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Predictors of urban household variability of indoor PM2.5 in low socio-economic communities.

Journal article
Authors Busisiwe Shezi
Nkosana Jafta
Kareshma Asharam
Hasheel Tularam
Lars Barregård
Rajen N Naidoo
Published in Environmental science. Processes & impacts
Volume 22
Pages 1423-1433
ISSN 2050-7895
Publication year 2020
Published at Institute of Medicine, School of Public Health and Community Medicine
Pages 1423-1433
Language en
Subject categories Clinical Medicine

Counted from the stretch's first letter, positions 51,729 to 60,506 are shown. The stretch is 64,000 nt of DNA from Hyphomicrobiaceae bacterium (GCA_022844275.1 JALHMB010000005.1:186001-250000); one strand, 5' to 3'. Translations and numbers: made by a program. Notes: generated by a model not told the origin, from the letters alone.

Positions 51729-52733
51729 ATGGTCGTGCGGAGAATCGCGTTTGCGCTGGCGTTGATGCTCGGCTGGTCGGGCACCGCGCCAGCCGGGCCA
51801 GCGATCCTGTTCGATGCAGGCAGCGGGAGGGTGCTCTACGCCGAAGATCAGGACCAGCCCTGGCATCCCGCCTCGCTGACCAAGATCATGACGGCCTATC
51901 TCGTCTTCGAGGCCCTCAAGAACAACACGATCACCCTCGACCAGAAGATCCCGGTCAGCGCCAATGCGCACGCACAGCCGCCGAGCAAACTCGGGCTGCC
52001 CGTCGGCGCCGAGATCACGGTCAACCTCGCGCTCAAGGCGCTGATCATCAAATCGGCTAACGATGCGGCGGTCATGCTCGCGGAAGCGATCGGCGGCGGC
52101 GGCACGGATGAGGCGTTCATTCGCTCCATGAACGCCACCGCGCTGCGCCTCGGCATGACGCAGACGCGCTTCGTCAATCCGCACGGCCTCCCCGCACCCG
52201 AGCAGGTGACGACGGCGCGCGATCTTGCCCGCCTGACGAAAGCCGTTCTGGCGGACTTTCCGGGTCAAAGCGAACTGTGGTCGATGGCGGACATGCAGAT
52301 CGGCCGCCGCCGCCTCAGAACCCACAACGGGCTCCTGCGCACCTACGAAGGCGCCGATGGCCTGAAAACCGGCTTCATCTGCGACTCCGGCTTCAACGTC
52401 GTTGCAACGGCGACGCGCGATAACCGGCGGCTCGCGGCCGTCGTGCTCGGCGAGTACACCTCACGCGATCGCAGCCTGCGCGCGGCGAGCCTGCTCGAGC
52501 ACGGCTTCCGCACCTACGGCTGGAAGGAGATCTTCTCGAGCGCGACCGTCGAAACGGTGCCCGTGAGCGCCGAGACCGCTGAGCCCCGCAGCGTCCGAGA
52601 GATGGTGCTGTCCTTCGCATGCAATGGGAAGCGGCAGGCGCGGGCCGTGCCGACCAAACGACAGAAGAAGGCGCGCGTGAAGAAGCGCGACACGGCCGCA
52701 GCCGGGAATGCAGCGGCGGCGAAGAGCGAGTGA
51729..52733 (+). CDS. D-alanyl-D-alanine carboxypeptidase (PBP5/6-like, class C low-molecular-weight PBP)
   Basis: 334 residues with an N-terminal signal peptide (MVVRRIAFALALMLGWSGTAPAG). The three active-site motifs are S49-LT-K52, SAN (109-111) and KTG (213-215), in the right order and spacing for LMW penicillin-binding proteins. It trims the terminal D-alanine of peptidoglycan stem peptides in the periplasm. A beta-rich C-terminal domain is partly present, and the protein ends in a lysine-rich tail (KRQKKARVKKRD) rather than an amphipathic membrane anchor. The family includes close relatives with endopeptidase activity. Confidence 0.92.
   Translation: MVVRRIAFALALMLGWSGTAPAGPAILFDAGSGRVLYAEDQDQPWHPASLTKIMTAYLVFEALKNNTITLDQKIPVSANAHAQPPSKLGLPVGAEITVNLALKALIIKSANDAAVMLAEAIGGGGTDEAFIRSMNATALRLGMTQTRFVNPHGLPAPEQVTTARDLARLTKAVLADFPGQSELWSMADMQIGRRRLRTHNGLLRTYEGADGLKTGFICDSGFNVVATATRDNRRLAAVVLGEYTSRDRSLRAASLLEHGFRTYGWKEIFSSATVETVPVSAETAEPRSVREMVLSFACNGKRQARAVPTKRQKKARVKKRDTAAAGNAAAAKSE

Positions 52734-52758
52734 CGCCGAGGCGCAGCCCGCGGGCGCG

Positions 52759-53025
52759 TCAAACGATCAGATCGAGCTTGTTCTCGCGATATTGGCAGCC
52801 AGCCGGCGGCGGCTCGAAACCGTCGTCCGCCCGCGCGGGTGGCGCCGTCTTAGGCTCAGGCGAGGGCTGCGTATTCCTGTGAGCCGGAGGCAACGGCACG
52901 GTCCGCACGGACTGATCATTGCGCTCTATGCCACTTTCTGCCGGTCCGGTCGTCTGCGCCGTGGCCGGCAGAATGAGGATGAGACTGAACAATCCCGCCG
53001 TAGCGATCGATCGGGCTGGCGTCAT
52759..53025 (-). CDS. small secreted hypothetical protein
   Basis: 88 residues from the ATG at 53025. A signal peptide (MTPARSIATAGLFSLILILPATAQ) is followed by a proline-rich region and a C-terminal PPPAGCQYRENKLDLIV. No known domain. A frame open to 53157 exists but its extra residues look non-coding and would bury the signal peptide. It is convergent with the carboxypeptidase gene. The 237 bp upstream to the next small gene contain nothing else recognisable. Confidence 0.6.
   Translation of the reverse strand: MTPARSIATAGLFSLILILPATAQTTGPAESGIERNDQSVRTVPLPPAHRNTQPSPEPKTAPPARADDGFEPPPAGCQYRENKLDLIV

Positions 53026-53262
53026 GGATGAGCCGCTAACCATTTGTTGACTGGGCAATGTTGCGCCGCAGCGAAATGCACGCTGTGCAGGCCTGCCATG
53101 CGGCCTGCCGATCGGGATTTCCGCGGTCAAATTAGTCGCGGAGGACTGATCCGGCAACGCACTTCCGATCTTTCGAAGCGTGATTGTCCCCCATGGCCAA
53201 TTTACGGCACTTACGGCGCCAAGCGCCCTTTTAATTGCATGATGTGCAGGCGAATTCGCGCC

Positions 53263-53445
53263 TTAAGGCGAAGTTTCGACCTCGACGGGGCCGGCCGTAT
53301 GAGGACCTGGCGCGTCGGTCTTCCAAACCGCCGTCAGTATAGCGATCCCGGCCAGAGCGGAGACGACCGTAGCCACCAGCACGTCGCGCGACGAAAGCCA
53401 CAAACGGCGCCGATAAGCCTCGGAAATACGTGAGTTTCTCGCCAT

In epidemiological studies, levels of PM2.5 need to be estimated over time and space. Because of logistical constraints, very few studies have been conducted to assess the variability within and across homes and the predictors of this variability. This study evaluated within- and between-home variability of indoor PM2.5 and identified predictors for PM2.5 in homes of mothers participating in the urban Mother and Child in the Environment birth cohort study in Durban, South Africa. Thirty homes were selected from 300 homes that were previously sampled for PM2.5. Two measurements of PM2.5 levels were conducted in each home within a 1 week interval in both warm and cold seasons (four samplings per home) using Airmetrics MiniVol samplers. A linear mixed-effect model was used to evaluate within- and between-home variability and to identify fixed effects (predictors) that result in reduced variability. The PM2.5 levels in the 30 homes ranged from 2 to 303 μg m-3. The within-home variability accounted for 94% of the total variability in the log-transformed PM2.5 levels for the 30 homes. The fixed effects extracted from the repeated samplings in the present study were used to improve a previously developed multivariable linear regression model for 300 homes, and thereby increased the R2 from 0.50 to 0.54. Inclusion of fixed-effects in multivariable linear regression models resulted in a reasonably robust model that can be used to predict PM2.5 levels in unmeasured homes of the cohort.

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